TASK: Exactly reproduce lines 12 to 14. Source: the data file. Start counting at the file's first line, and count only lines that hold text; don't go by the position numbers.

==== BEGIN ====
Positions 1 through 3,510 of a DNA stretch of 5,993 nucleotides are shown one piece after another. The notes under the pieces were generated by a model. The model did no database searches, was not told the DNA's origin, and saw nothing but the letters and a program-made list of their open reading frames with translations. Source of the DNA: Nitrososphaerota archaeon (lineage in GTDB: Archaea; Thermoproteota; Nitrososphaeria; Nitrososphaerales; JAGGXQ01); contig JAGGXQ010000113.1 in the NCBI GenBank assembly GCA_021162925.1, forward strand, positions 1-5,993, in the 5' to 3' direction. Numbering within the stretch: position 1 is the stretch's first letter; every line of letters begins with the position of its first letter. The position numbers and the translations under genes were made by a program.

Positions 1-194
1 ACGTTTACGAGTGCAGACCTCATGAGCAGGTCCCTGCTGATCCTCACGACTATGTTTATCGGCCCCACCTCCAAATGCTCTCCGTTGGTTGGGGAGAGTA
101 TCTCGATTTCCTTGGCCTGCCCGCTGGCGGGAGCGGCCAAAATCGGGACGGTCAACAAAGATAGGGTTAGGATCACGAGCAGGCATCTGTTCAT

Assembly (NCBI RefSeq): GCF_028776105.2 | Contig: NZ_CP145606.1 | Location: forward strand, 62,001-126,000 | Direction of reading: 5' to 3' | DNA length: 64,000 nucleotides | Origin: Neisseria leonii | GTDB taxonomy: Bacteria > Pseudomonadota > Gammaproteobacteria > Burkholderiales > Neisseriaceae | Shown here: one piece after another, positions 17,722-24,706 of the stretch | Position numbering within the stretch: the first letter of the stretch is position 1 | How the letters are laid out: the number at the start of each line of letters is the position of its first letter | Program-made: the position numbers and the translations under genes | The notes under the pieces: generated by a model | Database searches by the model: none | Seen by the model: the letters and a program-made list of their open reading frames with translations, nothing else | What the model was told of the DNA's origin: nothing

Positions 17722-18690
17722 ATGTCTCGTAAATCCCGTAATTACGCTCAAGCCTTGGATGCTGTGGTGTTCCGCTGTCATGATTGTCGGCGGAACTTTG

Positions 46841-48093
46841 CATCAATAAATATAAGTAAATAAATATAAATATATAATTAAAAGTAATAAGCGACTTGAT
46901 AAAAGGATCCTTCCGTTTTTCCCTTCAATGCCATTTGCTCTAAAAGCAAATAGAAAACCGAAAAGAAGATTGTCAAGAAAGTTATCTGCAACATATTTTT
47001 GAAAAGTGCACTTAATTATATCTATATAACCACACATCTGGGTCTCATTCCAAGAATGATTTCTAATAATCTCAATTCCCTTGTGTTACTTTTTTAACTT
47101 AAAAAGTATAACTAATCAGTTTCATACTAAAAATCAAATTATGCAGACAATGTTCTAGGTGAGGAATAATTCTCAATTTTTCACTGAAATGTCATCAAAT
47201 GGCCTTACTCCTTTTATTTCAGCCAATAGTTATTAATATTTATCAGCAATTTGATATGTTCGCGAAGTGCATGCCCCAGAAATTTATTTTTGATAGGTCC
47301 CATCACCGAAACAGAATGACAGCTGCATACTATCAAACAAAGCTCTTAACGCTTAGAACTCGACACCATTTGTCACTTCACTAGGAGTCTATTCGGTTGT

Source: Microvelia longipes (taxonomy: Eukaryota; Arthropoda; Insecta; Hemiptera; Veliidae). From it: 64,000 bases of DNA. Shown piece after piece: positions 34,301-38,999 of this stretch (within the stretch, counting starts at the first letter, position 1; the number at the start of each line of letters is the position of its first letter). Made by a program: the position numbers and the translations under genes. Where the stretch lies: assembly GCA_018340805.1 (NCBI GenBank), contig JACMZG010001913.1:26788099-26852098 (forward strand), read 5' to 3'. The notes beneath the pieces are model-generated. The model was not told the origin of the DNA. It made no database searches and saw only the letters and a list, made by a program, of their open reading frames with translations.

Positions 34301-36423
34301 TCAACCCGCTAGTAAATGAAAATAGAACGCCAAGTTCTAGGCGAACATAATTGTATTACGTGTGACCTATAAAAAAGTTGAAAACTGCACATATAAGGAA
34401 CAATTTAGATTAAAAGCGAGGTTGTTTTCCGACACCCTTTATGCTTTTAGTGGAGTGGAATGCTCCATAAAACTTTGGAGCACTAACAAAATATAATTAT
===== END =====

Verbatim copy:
47101 AAAAAGTATAACTAATCAGTTTCATACTAAAAATCAAATTATGCAGACAATGTTCTAGGTGAGGAATAATTCTCAATTTTTCACTGAAATGTCATCAAAT
47201 GGCCTTACTCCTTTTATTTCAGCCAATAGTTATTAATATTTATCAGCAATTTGATATGTTCGCGAAGTGCATGCCCCAGAAATTTATTTTTGATAGGTCC
47301 CATCACCGAAACAGAATGACAGCTGCATACTATCAAACAAAGCTCTTAACGCTTAGAACTCGACACCATTTGTCACTTCACTAGGAGTCTATTCGGTTGT